T

Reaction Progress

Fig. 2-11. Alteration of the activation barrier for a chemical step in a multistep enzymatic mechanism. In a multistep mechanism, the several enzyme-substrate (ES) complexes designated Xj, X2, and so on may represent the products of substrate binding, conformational changes, and chemical transformations. In the plot, Xj may be the Michaelis complex, X2 a conformationally altered Michaelis complex, and X3 an enzyme product complex. The chemical reaction is the transformation of X2 to X3, a step that is normally not rate limiting because the barrier is lower than those of other steps. This reaction does not display a kinetic isotope effect. If an alternative substrate is used or a specifically mutated form of the enzyme is used, the barrier for the transformation of X2 to X3 may be raised (dashed line), making it the rate-limiting step. Then, normal kinetic isotope effects on the chemical step may be observed.

Reaction Progress

Fig. 2-11. Alteration of the activation barrier for a chemical step in a multistep enzymatic mechanism. In a multistep mechanism, the several enzyme-substrate (ES) complexes designated Xj, X2, and so on may represent the products of substrate binding, conformational changes, and chemical transformations. In the plot, Xj may be the Michaelis complex, X2 a conformationally altered Michaelis complex, and X3 an enzyme product complex. The chemical reaction is the transformation of X2 to X3, a step that is normally not rate limiting because the barrier is lower than those of other steps. This reaction does not display a kinetic isotope effect. If an alternative substrate is used or a specifically mutated form of the enzyme is used, the barrier for the transformation of X2 to X3 may be raised (dashed line), making it the rate-limiting step. Then, normal kinetic isotope effects on the chemical step may be observed.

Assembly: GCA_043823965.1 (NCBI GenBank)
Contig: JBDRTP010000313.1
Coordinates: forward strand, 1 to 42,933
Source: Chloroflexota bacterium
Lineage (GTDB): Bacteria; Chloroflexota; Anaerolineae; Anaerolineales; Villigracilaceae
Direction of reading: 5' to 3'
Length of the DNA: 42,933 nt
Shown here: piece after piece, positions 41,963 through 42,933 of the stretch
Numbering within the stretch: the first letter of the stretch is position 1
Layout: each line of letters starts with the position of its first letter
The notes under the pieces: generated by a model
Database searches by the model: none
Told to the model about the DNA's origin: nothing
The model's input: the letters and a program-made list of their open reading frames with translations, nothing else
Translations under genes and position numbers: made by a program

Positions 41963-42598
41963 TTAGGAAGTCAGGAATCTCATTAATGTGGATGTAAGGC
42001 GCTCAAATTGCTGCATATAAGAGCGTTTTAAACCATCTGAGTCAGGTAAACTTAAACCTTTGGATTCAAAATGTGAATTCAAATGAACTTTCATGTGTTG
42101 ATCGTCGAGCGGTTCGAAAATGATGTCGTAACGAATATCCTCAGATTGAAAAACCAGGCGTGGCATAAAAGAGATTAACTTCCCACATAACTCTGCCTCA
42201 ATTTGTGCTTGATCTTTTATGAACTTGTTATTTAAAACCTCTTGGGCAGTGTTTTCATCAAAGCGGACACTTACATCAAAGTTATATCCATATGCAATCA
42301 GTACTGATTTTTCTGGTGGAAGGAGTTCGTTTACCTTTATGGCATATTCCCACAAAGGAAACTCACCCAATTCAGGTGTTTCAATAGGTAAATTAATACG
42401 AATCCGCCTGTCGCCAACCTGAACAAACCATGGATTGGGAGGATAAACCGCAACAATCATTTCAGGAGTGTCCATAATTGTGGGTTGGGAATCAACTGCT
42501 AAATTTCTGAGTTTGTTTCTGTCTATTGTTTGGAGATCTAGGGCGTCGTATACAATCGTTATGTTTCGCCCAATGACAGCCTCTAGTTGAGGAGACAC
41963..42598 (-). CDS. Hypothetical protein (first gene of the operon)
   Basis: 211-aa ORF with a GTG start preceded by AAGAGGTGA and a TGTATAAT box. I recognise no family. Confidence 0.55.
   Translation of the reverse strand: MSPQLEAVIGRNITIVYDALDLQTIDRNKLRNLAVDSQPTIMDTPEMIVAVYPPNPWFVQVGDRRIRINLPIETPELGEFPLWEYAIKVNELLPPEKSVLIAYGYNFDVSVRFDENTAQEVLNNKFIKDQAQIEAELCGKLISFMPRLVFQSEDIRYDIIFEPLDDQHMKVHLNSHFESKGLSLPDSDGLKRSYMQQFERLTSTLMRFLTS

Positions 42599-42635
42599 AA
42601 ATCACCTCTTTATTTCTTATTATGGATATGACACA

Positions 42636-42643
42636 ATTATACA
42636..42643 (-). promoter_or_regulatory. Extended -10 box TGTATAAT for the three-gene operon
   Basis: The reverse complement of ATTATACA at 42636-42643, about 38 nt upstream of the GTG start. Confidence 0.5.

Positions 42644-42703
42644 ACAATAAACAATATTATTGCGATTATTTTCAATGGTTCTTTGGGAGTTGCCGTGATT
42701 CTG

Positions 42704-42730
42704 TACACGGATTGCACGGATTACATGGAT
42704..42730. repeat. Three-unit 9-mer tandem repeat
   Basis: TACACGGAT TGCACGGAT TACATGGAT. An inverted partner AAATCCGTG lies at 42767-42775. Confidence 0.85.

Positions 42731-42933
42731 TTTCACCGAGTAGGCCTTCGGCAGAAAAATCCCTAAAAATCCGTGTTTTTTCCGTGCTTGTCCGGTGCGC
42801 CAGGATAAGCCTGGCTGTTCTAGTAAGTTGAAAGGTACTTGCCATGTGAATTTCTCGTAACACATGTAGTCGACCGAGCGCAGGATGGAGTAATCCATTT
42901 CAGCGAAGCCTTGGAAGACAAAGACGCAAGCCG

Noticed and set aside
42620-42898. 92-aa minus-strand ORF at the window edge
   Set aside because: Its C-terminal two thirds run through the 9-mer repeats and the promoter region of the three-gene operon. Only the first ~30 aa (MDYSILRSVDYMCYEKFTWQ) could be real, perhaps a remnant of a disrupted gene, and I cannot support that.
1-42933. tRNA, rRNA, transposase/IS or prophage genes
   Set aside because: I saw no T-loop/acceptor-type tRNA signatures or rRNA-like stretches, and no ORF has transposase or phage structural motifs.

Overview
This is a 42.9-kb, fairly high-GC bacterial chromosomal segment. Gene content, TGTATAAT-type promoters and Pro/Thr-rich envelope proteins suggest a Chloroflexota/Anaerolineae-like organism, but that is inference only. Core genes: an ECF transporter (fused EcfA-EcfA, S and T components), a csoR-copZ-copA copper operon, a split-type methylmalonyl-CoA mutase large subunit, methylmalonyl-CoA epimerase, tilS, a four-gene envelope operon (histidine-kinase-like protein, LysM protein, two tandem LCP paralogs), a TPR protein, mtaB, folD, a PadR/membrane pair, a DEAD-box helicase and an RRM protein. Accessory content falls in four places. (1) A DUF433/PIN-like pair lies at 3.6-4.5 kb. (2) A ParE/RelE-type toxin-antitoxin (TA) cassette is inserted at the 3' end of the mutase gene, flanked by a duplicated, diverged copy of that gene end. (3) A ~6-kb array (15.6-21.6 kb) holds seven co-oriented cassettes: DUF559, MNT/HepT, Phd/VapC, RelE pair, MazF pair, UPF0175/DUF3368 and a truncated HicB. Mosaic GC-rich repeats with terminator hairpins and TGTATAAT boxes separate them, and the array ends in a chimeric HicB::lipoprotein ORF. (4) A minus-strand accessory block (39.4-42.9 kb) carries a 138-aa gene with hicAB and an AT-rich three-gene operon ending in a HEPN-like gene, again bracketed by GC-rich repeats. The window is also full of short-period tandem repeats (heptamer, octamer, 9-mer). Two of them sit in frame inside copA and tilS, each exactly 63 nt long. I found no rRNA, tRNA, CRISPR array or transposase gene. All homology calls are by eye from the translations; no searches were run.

of hydrogen (0.63 A), deuterium (0.45 A), and tritium (0.36 A) are near the distances these atoms traverse in crossing the transition-state barrier (=1 A), they are subject to tunneling through the barrier (Bahnson and Klinman, 1995; Klinman, 1991). Hydrogen tunneling is possible in any enzymatic reaction in which hydrogen is transferred. This is a quantum mechanical effect, as distinguished from the semiclassical vibrational effect in fig. 2-9. Tunneling imposes consequences on the kinetic isotope effects and can lead to large, nonclas-sical isotope effects. A narrow barrier as illustrated in fig. 2-12 can favor hydrogen tunneling.

Detailed analyses of hydrogen isotope effects in hydride transfer by alcohol dehydro-genase, hydrogen atom transfer by monoamine oxidase B, and proton transfer by serum amine oxidase uncovered hydrogen tunneling (Cha et al., 1989; Grant et al., 1989; Jonsson et al., 1994). Evidence of tunneling has also appeared in studies of adenosylcobalamin-dependent enzymes, which catalyze hydrogen atom transfer. Reactions with hydrogen tunneling constitute a broad range of reaction types involving hydride, hydrogen atom, and proton transfer.

Violations of the rule of the geometric mean in hydrogen transfer indicate hydrogen tunneling (Bahnson & Klinman, 1995; Klinman, 1991). According to this rule, the observed kinetic isotope effect is the product of primary and secondary effects in the same transition state (Bigeleisen, 1955). This means that the heavy isotopes operate independently on the energy of the transition state. A violation of this rule is evidence of hydrogen tunneling, and for this reason, the measurement of secondary isotope effects is important in studies of tunneling.